It was raining mangoes!

It was raining mangoes!

It was a luscious Sunday at Ranga Shankara with the annual ‘Mango Party’ bringing people from different background and diverse age groups together.

They were all united by their love for mangoes. The party rekindled the spirit of sharing and the whole day was a sweet treat for kids and adults alike. 

“In this event, each person brings in a kilo of mangoes and dips them in the pool of water. Anyone who comes in can bite into as many mangoes as they want,” said Arundathi Nag, founder and chairperson of Ranga Shankara.

“The entire rationale behind this event is that rather than eating mangoes alone at home, we want people to sit together and share mangoes with everybody,” she added.


A variety of mangoes from different parts of India made its entry and the visitors were spoilt due to the exotic choice, be it Bainganpalli, Mallika, Raspuri, Thothapuri or Alphonso. “Sometimes, people don’t bring in mangoes and some people bring a lot. So it sort of balances itself out,” she added. 

Visitors were seen in green and yellow, the dress code for the day, and feasting on cut and sliced mangoes. There was also a considerable crowd of mango lovers at the cafe, where items made out of mangoes sold like hot cakes, such as mango rice, aam panna, mango lassi and mango kulfi.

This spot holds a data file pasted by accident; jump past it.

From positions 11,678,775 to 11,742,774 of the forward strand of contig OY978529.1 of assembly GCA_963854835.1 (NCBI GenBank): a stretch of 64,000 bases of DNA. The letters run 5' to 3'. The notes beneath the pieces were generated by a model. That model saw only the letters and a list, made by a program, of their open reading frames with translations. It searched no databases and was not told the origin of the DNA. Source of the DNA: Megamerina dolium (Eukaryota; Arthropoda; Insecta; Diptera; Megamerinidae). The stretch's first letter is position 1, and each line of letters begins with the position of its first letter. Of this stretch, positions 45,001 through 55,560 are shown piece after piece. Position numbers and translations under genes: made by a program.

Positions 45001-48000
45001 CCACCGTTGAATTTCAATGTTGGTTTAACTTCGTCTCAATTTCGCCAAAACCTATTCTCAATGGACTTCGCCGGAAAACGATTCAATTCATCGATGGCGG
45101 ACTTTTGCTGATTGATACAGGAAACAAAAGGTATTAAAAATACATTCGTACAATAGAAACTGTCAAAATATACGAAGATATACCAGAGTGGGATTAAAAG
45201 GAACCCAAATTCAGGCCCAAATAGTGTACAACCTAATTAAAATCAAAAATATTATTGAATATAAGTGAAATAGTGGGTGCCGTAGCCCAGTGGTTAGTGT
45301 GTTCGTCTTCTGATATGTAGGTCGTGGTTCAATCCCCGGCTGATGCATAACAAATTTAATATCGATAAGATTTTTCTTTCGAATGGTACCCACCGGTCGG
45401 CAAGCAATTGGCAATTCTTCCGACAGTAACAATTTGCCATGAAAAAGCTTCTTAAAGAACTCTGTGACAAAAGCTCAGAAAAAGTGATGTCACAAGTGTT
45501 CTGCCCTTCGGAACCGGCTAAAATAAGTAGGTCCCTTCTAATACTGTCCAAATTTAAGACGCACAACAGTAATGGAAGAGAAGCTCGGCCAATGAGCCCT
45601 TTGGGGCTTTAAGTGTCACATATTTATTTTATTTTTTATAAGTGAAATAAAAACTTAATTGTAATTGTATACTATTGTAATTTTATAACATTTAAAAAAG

“The idea started when Ranga Shankara was in construction, about 11 years ago. We shared mangoes with all the workers and then decided, spontaneously, that we would organise a mango party every year and share mangoes with the City,” she said. 

 Among the mango lovers were Girish Karnad and Ranjani, Carnatic singer from Chennai. “It is such a fun event and it is wonderful to see people coming in from different backgrounds and enjoying their Sunday,” said Ranjani, as she was looked for a Raspuri. 

Adults savoured every moment through each bite and kids were running around licking mangoes. Francois, a visitor from Switzerland who now works in Bangalore, said that the whole idea was very interesting.

“It is nice to see such events in India and a treat to see so many varieties of mangoes. I would like to see more social events like these which bring a lot of people together.”

Sunanda, another visitor, said that she found the event very unique. “I shared a lot of mangoes with people and met my friends at this event,” she said.

The day also saw a story-telling event by children from the manganiyaar tribe, and a medley of popular old Hindi and Kannada songs. The event was indeed a way of celebrating summer and new friendships.

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